New Rules for Ontario’s Roads
September 1 brought forth new changes to make roads a little safer in Ontario. Drivers are now faced with a new set of traffic laws thanks to Ontario Bill 31, the "Making Ontario Roads Safer Act," passed just three months ago in June.
The new rules of the road come with serious penalties for drivers who don’t obey. Penalties can mean immediate suspensions for distracted drivers (G1 or G2 license), and multiple demerit points plus significant fines for fully licensed drivers who don’t comply. If you ignore these changes, it'll cost you more than just your hard-earned money.
With children already in their second week of the new school year these new policies are timely. According to an article from Global News, on average, 2,400 students are seriously injured and more than 30 are killed in road accidents every year.
Here are the five new traffic laws that now affect every-day driving in Ontario:
Distracted driving: Think you’re being sneaky checking your device while no one is watching? If you’re caught looking at or talking on your phone or texting while driving, you will face much bigger fines and more demerit points than the previous fine of $200. Upon conviction, those found guilty of distracted driving will face an increased set fine of $490 and three demerit points. Drivers with G1 or G2 licenses could have their permits suspended on the spot. It pays to have a hands-free in your car now.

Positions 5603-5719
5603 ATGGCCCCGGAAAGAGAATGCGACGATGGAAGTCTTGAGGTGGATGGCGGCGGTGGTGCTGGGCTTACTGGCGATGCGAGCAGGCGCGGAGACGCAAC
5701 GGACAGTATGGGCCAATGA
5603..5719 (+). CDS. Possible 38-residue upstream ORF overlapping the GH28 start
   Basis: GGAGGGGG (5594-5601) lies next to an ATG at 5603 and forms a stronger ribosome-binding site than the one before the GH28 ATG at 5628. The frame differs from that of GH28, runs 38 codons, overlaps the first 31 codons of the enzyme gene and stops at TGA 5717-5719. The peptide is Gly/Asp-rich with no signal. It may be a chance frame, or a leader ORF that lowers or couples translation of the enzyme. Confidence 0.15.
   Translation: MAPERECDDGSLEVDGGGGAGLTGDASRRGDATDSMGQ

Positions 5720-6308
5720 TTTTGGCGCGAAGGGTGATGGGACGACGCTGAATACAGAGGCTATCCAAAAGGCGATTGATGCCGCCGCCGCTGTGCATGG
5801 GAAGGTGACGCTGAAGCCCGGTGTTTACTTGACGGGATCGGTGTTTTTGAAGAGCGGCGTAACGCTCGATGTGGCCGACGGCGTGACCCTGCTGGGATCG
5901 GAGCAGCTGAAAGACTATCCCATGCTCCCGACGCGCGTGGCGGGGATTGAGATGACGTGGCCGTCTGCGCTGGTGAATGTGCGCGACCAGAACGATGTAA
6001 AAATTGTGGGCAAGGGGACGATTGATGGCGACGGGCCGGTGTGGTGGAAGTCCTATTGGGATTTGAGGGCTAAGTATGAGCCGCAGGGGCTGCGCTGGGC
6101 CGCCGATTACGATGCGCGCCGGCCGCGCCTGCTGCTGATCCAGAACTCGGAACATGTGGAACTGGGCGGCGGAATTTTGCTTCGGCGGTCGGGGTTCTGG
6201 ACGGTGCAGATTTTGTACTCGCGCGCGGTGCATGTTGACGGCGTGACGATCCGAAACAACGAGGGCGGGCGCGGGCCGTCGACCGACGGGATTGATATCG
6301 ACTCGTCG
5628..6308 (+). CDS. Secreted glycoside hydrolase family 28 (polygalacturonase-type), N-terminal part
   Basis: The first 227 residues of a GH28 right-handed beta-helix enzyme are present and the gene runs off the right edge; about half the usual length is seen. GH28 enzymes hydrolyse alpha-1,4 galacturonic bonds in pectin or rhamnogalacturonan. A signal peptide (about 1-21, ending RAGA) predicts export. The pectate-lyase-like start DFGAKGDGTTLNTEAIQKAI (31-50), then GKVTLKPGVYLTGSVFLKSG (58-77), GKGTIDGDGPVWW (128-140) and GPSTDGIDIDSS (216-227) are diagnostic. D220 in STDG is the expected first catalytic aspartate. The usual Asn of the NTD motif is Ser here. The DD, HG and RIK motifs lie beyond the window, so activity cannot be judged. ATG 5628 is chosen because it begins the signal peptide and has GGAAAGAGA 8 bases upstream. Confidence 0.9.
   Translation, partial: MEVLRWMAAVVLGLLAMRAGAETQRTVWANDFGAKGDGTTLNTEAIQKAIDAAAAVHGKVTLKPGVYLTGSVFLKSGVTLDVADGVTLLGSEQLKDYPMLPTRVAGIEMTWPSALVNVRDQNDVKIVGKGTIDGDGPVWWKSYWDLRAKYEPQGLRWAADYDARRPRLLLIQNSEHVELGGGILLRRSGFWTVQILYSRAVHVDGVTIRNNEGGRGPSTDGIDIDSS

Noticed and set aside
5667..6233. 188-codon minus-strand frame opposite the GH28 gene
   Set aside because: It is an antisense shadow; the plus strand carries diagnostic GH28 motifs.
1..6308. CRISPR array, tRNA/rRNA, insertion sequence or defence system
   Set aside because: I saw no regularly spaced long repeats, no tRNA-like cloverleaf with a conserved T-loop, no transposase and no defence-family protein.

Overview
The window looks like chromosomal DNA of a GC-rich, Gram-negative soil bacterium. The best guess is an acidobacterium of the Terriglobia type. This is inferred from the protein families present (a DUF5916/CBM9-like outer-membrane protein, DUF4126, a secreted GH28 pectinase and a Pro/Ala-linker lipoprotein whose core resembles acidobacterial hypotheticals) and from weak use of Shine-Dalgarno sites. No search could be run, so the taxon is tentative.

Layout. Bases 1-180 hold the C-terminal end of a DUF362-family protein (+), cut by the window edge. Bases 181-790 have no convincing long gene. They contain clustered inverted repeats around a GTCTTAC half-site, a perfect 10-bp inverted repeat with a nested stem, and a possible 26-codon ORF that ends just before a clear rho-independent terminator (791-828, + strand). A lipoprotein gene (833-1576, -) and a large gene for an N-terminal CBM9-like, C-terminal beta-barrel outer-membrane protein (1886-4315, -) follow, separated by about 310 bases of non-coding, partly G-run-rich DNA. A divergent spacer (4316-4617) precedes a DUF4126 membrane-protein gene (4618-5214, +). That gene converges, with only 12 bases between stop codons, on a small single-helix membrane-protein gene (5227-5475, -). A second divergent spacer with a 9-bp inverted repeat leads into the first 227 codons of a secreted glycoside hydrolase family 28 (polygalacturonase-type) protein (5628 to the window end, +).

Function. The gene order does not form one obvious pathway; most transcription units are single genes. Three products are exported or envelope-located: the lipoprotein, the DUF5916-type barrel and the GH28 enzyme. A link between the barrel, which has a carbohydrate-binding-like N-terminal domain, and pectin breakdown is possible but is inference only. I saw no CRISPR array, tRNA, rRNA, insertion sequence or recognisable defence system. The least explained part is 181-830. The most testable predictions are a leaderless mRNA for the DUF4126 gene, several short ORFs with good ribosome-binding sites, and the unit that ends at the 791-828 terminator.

Pedestrian crossovers: Taking effect in January 2016, drivers will have to fully stop until pedestrians have completely crossed the road at pedestrian crossovers and school crossings before they continue on their way. About half of all fatal traffic accidents involving pedestrians occur at intersections, the Ministry of Transportation said. The new law focusing on making roads safer for
Passing cyclists: Cyclists are now to be given at least one metre of room by drivers wherever possible. No fine has currently been set for breaking this rule, but will be announced shortly. Motorists who open their vehicle door into the path of a cyclist without checking will face a set fine of $365 and three demerit points.
The “move over” law: All drivers must now slow down and move over to the next lane when they see a stopped emergency vehicle with its red and blue flashing lights or a stopped tow truck that has flashing amber lights. The fine for breaking these rules is three points and a $490 fine.
Alcohol and drugs: Anyone caught driving with drugs in their system will now face the same penalties as drunk drivers, the Ministry said. These include a one-week vehicle impoundment and 90-day license suspension. More than 45% of drivers killed in Ontario were found to have alcohol or drugs in their system. Here are five reasons why you don’t want a DUI in Ontario.
If you have any questions about the new traffic laws that are now in effect in Ontario, visit the MTO’s official website.